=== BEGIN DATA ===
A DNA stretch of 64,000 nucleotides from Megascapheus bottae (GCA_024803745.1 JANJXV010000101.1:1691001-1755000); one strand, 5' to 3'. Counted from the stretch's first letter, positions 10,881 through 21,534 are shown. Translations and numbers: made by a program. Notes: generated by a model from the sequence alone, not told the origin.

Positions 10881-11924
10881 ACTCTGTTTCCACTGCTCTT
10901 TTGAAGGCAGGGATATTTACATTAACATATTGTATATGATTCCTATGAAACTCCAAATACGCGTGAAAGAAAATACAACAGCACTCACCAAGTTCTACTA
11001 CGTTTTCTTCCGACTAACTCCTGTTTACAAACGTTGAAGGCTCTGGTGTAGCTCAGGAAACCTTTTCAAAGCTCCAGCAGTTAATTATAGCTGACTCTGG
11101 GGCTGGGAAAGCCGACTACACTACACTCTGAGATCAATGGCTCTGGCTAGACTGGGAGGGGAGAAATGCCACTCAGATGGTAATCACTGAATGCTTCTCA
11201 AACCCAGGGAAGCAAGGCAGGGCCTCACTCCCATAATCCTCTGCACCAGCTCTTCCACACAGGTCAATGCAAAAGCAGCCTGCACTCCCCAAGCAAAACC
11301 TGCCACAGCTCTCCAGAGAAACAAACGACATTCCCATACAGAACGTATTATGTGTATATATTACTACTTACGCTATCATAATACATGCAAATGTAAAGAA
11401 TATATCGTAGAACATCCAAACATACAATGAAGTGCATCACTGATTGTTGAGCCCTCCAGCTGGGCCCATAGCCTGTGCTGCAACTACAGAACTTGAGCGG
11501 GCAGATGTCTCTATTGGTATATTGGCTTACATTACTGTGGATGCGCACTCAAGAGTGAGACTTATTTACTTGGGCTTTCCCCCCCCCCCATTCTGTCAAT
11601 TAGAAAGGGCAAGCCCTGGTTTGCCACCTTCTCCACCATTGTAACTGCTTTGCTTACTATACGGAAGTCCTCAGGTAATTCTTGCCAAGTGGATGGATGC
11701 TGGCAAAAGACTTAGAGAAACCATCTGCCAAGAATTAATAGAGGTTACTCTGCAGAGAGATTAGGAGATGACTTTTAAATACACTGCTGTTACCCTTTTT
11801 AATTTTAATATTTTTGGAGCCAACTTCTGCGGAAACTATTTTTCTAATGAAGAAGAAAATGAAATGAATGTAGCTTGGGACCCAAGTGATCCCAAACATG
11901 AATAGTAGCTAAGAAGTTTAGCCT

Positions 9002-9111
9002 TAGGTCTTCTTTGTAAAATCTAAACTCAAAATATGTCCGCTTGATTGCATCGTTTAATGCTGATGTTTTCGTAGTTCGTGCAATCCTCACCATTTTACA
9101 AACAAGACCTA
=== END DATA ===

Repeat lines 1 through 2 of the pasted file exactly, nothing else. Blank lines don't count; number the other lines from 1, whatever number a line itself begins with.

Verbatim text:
A DNA stretch of 64,000 nucleotides from Megascapheus bottae (GCA_024803745.1 JANJXV010000101.1:1691001-1755000); one strand, 5' to 3'. Counted from the stretch's first letter, positions 10,881 through 21,534 are shown. Translations and numbers: made by a program. Notes: generated by a model from the sequence alone, not told the origin.

Positions 10881-11924